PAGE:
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Is my frame cracked?

mtbladmtblad Posts: 14
edited November 2019 in MTB general
Today I started on stripping my orange five down ready for a respray and in doing so I have noticed either a scratch or a crack on the down tube. My suspicions of it being a crack are basically because of where it is, the line runs from the seat clamp gap to an inch or so down the down tube. Also I imagine it would be fairly unlikely to scratch a frame like that on that part of the frame.

Would you agree?


  • timothywtimothyw Posts: 2,482
    Looks fine to me.

    Usually when I've cracked a frame you can see through it.
  • steve_sordysteve_sordy Posts: 2,078
    I have blown up the picture and I still can't see any sign of a crack.
  • fenixfenix Posts: 5,437
    I can't see a crack either.

    Take the post out and look from the inside to reassure yourself ?
  • mtbladmtblad Posts: 14
    Thanks Guys it may just be me I just found it odd where it was, its going to the orange factory next week anyway so I've emailed them this and they will be able to check further for me without the paint in the way.
  • The RookieThe Rookie Posts: 27,748
    By the way that looks much more like the seat tube than the down tube, if asking Orange to check it its better to ask them to check the right bit!

    No crack there, I can't see anything at all that even remotely looks like one.
  • I can see the very faint weak squiggle there which could be a scratch or could be the very first sign of a crack forming in the seat tube. If its a crack forming its right at the very beginning which normally you wouldn't notice yet. Considering the location it is quite possible.

    I guess you'd have to remove the paint there to look at the bare metal to confirm if its the beginning of a crack and if it isn't you've spoilt your paintwork a little bit.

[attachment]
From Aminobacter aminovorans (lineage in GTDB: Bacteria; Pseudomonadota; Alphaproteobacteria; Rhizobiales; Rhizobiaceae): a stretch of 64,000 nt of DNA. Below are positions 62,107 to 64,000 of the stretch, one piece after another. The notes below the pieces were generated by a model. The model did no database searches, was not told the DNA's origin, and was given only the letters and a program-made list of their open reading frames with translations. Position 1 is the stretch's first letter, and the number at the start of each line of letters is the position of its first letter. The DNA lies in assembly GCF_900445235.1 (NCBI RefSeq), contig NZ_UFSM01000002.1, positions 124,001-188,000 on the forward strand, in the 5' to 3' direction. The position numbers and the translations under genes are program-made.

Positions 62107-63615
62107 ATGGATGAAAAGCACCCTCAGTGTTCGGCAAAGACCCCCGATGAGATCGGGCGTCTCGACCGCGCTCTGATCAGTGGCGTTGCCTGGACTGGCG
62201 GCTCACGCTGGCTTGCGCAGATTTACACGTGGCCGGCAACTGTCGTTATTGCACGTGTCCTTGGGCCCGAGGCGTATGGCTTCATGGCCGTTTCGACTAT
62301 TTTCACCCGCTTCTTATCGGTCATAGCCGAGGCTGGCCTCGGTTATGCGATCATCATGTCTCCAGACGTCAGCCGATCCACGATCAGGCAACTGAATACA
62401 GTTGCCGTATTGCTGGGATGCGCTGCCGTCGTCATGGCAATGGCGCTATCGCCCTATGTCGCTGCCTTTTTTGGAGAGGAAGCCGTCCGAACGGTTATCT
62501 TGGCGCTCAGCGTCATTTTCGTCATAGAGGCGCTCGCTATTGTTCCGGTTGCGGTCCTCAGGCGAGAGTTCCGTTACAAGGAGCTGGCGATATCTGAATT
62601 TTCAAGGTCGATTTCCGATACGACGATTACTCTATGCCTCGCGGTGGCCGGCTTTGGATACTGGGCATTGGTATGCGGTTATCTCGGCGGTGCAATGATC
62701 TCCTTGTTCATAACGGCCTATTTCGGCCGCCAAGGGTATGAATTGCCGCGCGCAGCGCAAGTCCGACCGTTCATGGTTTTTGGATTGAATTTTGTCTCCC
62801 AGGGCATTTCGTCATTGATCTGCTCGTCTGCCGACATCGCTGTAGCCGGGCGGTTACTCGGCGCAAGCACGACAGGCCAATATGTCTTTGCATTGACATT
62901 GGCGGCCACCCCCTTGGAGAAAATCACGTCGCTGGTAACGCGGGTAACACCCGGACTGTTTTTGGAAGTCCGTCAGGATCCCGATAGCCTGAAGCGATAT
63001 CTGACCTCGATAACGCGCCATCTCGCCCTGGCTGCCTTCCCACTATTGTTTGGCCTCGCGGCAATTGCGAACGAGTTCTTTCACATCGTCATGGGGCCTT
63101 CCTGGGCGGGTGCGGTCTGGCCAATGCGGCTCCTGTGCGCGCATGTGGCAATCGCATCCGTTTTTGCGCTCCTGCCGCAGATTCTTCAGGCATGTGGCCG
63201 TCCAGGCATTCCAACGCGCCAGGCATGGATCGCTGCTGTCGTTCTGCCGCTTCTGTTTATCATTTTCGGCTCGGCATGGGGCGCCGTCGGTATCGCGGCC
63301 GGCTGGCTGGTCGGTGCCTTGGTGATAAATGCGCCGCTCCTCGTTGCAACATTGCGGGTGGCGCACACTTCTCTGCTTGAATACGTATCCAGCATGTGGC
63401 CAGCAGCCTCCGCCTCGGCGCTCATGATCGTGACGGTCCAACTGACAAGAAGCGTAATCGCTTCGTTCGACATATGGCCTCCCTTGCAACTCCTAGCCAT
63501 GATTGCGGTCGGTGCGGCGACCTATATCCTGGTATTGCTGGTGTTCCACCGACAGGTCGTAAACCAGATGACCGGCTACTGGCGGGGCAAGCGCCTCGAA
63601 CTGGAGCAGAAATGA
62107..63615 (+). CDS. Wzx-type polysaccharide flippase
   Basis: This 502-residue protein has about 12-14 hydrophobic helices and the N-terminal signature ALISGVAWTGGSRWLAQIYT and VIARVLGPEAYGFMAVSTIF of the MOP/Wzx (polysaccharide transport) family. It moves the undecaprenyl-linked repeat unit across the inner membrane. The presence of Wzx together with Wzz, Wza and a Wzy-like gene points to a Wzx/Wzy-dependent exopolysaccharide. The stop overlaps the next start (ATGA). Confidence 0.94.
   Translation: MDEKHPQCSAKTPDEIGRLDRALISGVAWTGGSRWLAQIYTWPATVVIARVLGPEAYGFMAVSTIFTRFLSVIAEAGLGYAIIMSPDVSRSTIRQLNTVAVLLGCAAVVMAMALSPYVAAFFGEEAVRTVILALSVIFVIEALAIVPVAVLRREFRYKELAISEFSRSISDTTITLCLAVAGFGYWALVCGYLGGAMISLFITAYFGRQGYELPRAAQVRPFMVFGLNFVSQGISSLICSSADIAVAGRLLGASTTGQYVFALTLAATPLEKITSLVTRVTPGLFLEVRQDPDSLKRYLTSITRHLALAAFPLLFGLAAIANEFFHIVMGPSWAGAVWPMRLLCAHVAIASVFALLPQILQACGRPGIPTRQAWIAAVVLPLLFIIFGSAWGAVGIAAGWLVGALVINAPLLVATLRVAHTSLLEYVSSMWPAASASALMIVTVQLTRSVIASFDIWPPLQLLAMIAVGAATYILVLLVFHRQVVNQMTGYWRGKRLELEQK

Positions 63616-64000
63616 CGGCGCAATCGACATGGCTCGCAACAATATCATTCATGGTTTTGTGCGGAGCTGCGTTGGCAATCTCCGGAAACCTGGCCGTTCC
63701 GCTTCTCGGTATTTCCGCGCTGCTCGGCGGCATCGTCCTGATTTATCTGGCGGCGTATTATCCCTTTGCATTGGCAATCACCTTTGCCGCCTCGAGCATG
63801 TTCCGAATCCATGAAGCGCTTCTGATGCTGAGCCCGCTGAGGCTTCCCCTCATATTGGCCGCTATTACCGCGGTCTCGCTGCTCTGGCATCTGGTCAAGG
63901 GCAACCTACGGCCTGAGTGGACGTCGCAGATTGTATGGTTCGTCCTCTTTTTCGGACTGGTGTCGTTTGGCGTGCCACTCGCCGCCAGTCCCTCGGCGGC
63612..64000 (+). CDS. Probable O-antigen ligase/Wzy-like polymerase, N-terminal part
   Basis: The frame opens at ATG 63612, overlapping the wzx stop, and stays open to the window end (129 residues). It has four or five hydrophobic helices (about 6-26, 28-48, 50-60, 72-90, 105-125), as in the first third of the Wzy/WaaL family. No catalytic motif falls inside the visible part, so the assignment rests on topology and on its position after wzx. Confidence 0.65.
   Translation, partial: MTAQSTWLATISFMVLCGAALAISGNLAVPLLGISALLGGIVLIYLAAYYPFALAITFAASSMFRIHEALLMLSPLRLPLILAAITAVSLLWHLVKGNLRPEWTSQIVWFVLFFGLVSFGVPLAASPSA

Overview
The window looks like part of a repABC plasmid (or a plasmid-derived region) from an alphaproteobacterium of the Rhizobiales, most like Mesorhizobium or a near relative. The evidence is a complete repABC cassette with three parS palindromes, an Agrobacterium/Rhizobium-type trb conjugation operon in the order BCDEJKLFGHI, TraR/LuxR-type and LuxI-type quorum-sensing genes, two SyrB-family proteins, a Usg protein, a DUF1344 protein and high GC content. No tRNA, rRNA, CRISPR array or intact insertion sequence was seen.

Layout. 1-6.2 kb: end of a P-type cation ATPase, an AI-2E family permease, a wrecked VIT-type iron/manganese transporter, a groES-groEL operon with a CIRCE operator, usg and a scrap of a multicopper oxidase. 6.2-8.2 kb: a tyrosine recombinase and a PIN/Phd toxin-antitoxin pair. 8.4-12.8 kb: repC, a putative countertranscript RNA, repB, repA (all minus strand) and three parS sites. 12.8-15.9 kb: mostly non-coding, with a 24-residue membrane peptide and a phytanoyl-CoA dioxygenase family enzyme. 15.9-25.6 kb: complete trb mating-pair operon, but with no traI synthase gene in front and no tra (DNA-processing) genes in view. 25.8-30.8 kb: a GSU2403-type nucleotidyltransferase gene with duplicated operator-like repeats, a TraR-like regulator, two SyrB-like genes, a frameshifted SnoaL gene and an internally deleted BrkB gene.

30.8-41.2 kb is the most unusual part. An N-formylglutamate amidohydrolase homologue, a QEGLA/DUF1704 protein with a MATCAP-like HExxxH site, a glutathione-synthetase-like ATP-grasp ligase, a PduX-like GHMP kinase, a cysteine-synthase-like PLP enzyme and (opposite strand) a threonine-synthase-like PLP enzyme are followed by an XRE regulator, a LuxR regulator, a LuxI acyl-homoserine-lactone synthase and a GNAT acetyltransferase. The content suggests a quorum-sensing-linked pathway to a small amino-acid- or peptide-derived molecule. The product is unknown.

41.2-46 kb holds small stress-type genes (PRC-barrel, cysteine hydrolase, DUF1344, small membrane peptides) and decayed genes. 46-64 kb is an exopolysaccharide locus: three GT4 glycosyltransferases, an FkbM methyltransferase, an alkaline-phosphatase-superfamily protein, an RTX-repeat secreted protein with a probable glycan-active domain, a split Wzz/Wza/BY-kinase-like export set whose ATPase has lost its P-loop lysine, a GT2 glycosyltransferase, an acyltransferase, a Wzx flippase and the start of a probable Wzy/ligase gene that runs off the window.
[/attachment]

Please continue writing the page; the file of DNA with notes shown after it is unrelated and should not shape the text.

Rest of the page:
Maybe think about how old the frame is and how much use it has had, frames don't last forever. Maybe you could say the beginnings of the frame cracking could be expected.

    Maybe you could lower your saddle height a bit or move the saddle forward or back a smidgen to try to move or reduce the stresses on the seat tube a small bit?

    In my experience seat tube, chain and seat stays are common failures on mountain bike frames because of the constant movement of the rider and the impacts of landing on the rear wheel but on road bikes you get a lot more cracks in the bottom bracket area because of the level of power input on what are smaller tubes combining together in the bottom bracket area. This is just my general experience and of course others may have a completely different experience, some brands seem to suffer more in different areas.

    Fatigue is a thing with aluminium, aluminium frames always get weaker with time, they have no endurance limit and I believe many aluminium materials if not all become more brittle/harden over time even if not used. So what was a incredibly strong frame when new can be close to failure 10-15 years later even with light use.
  • mark~pmark~p Posts: 52